Apple announced this week record-breaking financial results for the fourth quarter of 2019. "We are thrilled to report Apple's highest quarterly revenue ever, fueled by strong demand for our iPhone 11 and iPhone 11 Pro models, and all-time records for Services and Wearables," said Tim Cook, Apple's CEO. But will the party last forever? Yes, if Apple continues its balancing act of change and continuity.
When reporters asked Tim Cook in 2015 if he planned to distance himself in any way from the legacy of Steve Jobs, he answered simply: 'The values in the core remain the same as they were in '98, as they were in '05, as they were in '10. I don't think the values should change. But everything else can change.'[i]
This comment perfectly summarise the survival strategy that a company like Apple – or any other company, for that matter – always needs. Companies must be able to deal with a very fundamental dilemma: on the one hand, remaining faithful to your core values, your deepest DNA; on the other hand, adapting to change and making compromises, even if, at first sight, this seems to go against those values. If companies fail to respond in an effective manner to this seeming paradox, conflicts can easily arise, both internally and with the outside world. And when this happens, your stability is in danger.
As I demonstrate in my book ‘The Survival Paradox’, this means in essence that it is necessary for companies to find a balance between the four functions of the AGIL-paradigm, where the 'A' and 'G' functions facilitate change and the 'I' and 'L' functions facilitate stability, continuity and coherence. All four functions are crucial to a company's survival, but they do not operate autonomously. They are in constant interaction with each other. If the balance between the functions is correct, this will generate a fly-wheel effect, in which the sum of the whole produces a greater effect than the four functions can make individually. But if the functions are not in balance – if, for example, one of the four dominates the other three – this can have a paralysing or even a destructive effect. This makes the likelihood of conflict situations much greater.
In their well-known Built to Last, Jim Collins and Jerry Porras compared a company's core identity and its progress with the yin and yang of Chinese philosophy. Each element activates, completes and strengthens the other. Collins and Porras argue that visionary companies not only search for a balance between core identity and progress, but at the same time also seek to give expression to both elements in a pronounced way, by combining a deeply embedded and strong identity with a highly progressive mindset. Identity provides a strong basis on which a company can evolve, experiment and change. The desire for change will strengthen the identity, because without continuous change the company will move backwards instead of forwards and will perhaps even cease to exist.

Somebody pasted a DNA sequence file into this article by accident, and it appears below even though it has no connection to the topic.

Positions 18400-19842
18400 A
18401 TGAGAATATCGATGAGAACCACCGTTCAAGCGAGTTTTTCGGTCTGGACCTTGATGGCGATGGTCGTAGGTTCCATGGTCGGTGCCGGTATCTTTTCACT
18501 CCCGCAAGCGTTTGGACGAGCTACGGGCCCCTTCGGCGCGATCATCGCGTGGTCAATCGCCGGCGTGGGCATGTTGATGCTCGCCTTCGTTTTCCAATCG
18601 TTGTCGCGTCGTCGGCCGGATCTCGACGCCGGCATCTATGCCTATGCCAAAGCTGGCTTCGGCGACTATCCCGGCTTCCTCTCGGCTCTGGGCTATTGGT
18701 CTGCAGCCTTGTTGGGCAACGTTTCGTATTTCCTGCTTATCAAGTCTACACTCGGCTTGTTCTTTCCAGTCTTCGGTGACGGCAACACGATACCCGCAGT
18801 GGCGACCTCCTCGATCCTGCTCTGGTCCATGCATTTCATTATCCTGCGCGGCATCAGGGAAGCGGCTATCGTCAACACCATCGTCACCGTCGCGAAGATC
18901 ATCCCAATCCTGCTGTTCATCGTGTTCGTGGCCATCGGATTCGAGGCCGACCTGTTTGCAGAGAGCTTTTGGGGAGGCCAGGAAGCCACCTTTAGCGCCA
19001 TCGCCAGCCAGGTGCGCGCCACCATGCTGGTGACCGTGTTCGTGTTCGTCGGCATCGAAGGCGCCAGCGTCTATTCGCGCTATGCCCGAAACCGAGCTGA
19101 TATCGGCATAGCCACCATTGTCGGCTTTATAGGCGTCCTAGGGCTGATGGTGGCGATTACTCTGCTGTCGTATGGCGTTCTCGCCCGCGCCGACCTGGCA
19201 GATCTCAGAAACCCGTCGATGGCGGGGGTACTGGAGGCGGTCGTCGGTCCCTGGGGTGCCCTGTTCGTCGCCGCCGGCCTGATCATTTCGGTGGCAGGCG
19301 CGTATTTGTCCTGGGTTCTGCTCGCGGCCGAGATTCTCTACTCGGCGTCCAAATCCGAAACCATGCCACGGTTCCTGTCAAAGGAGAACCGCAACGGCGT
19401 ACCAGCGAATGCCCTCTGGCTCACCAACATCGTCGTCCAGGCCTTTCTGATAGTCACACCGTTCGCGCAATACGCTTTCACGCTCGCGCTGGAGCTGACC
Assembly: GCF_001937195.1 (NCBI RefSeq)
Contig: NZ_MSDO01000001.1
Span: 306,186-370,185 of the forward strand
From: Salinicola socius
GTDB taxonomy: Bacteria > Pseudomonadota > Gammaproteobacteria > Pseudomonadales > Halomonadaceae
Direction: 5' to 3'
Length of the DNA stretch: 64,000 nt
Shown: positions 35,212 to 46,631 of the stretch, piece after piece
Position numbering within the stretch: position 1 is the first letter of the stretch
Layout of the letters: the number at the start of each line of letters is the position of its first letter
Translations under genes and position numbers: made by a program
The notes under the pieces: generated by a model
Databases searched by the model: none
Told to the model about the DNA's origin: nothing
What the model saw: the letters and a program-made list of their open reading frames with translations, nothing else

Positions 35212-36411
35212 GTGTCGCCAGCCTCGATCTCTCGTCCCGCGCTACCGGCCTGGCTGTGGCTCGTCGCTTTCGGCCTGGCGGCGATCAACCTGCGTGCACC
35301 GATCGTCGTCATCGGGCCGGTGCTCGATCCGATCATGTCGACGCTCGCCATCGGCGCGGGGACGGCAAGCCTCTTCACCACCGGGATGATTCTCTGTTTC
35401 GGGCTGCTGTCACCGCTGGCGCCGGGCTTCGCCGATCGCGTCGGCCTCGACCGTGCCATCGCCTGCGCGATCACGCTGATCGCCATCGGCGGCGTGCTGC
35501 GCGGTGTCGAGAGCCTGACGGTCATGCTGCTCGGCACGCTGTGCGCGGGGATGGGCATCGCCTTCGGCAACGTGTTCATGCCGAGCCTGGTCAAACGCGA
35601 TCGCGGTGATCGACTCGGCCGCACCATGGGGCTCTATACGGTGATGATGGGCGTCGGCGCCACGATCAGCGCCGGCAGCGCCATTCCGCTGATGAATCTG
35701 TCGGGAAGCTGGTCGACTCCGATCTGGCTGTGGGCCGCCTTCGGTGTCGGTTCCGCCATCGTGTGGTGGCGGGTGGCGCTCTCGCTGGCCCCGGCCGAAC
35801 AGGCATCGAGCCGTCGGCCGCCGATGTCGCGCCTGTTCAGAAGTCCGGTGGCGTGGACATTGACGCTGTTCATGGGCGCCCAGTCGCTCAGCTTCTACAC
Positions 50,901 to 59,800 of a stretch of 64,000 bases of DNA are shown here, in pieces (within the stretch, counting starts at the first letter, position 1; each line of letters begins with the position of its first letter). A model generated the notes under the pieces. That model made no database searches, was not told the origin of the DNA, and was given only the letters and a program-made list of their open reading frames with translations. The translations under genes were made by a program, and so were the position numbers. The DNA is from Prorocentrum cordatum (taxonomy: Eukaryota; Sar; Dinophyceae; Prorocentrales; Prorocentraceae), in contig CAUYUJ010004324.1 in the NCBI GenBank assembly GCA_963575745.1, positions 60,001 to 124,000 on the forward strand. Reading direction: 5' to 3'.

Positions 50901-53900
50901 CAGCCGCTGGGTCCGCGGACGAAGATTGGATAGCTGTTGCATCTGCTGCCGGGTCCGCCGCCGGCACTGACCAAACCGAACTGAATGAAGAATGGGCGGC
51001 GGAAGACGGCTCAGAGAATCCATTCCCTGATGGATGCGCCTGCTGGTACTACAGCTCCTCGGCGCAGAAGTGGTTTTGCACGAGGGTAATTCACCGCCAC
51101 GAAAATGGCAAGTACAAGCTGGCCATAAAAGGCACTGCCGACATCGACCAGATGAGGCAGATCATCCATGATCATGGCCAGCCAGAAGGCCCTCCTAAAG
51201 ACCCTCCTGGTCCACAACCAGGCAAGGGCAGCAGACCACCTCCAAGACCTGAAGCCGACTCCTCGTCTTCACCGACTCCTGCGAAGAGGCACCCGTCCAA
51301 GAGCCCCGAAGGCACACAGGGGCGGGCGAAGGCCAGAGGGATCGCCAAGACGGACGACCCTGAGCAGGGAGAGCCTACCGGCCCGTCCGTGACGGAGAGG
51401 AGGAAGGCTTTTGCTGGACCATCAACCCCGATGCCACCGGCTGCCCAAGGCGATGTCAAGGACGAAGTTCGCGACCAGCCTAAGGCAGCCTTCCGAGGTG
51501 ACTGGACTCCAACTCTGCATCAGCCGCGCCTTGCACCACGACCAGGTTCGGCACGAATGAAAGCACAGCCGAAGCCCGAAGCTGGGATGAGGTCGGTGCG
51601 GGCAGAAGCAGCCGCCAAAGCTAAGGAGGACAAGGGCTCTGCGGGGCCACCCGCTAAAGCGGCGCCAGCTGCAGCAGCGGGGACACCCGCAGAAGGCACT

The history of Apple illustrates this point. During its most successful periods, it was able to manage the four dimensions like a symphony orchestra. The synergy within the company strengthened each function individually. During the less successful periods, the opposite happened: the functions got out of balance.
Perhaps it is not so surprising that this sometimes happens. Maintaining the right balance is no easy matter. The rapidly changing environment in the modern business world means that the exercise needs to be repeated time after time. For this reason, I refer in my book to the need for a 'moving equilibrium'. Moving in the sense that the equilibrium becomes disturbed from the very moment it is reached. This implies that the perfect equilibrium– which is both necessary and desirable – can never be achieved. Or more dangerous still: can create complacency, arrogance or inertia.
In the 1980s and the 1990s, the Apple management struggled to find the right moving equilibrium, leading to numerous conflicts as a result. Since the return of Jobs and certainly with Tim Cook in charge, the company has been able to deal with that equilibrium in a productive manner, bearing in mind that the search to achieve it never stops.